Changes to Flexible Working

legal updates

Unveil the new landscape of flexible working rights with the Employment Relations (Flexible Working) Act 2023, now granting 'day-one' rights to employees and setting a precedent for more adaptable workplace practices effective from 6 April 2024.

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Effective 6 April 2024, the Employment Relations (Flexible Working) Act 2023 has introduced significant changes to employees’ rights to request flexible working arrangements. These changes aim to enhance accessibility to flexible working options, constituting a “day-one” right for employees. The Act received Royal Assent in July of the preceding year, alongside other family-friendly rights expansions.

Key Amendments in 2024

1. Day-One Right: The Act removes the prerequisite of 26 weeks’ continuous service for

    employees to formalise flexible working requests.

2. Increased Frequency: Employees can now submit two flexible working requests annually,  

    contrasting with the previous allowance of a single request.

3. Reduced Decision Time: Employers must now process flexible working requests within  

    two months, down from three, although an extension is permissible upon employee


4. Consultation Mandate: Employers must engage in consultation with employees before

    rejecting a request.

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5. No longer necessary to justify impact: The requirement for the employee to justify the

    impact of proposed changes to their work arrangements has been eliminated.

Guidance for Employers

1. ACAS Code of Practice: ACAS has developed a Code of Practice detailing the handling of

    flexible working requests –

2. Defining Flexible Working: Flexible working encompasses various arrangements tailored to

    meet both employee and employer needs, spanning part-time, hybrid, and remote work,

    among others.

3. Preparation Strategies: Employers should align existing policies with the law amendments,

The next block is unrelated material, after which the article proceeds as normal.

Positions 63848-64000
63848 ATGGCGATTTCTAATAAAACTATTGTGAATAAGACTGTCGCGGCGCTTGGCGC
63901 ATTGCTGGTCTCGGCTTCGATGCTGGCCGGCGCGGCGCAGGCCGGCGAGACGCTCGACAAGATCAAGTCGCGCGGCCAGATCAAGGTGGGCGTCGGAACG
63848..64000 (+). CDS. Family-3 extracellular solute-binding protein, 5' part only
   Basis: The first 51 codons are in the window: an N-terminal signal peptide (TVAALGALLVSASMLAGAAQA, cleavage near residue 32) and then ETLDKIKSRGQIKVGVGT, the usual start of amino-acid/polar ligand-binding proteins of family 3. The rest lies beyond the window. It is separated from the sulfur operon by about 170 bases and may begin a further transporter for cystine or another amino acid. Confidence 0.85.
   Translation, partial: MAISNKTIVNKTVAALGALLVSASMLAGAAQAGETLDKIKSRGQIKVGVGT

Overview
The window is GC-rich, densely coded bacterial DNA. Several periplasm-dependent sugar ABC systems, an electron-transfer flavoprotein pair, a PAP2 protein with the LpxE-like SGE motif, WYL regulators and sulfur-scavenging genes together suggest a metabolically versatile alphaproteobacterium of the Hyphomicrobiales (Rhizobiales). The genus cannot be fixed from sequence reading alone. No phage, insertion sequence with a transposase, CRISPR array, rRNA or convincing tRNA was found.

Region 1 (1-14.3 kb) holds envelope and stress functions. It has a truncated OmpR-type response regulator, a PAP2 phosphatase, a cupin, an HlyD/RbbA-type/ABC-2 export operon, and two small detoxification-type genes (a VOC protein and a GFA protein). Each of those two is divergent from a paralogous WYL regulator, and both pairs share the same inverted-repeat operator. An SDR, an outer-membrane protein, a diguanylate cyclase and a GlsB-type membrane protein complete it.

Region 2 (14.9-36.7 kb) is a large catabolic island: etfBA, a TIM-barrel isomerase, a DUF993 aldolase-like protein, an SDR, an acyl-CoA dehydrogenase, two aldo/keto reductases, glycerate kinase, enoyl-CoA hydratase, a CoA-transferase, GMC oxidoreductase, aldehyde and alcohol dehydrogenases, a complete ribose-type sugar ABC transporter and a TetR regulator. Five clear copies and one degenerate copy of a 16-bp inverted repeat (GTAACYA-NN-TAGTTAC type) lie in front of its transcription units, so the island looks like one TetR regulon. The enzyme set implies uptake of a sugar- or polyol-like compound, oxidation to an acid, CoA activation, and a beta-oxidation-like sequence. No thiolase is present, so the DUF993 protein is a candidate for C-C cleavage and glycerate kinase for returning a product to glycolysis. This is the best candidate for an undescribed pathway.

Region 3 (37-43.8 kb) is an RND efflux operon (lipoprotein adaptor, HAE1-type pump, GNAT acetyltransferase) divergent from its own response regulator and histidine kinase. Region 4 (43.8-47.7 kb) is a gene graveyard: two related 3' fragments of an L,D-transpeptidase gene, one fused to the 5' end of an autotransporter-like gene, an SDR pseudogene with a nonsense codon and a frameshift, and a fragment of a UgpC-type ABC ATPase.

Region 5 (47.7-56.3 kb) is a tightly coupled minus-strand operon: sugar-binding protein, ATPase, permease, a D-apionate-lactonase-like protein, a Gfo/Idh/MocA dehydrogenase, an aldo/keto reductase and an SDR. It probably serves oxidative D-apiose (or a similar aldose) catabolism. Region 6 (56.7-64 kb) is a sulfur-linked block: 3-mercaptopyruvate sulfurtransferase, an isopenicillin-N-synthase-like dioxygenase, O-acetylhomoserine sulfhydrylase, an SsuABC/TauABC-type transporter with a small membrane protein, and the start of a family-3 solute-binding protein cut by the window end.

particularly regarding the newly introduced day-one entitlement. Training for managers  

   on the revised rights and expedited decision-making processes would be advisable.

4. Reasons for Refusal: Employers may decline requests based on legitimate business

    grounds, supported by substantive evidence.

5. Trial Periods: Offering trial periods facilitates the evaluation and adjustment of flexible

     working arrangements, promoting mutual understanding and effectiveness.

A decision to reject a request must be for one or more of the following business reasons which are set out in the Employment Rights Act 1996:

  • the burden of additional costs
  • an inability to reorganise work amongst existing staff
  • an inability to recruit additional staff
  • a detrimental impact on quality
  • a detrimental impact on performance
  • a detrimental effect on the ability to meet customer demand
  • insufficient work available for the periods the employee proposes to work
  • planned structural changes to the employer’s business

If you have any queries about how these changes affect your business, please contact Lawgistics – 01480 455500 / [email protected]. We are here to assist you.

Kiril MoskovchukTrainee SolicitorRead More by this author

Related Legal Updates

New employment legislation effective from 6 April 2024

Enhanced employee rights, offering day-one entitlements to carer’s leave, flexible working arrangements, and extended redundancy protection for pregnant employees and those on family leave.

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Update on Rights to Flexible Working Requests

Employers will remain entitled to turn down a request pointing to reasonable grounds as a basis for refusal.

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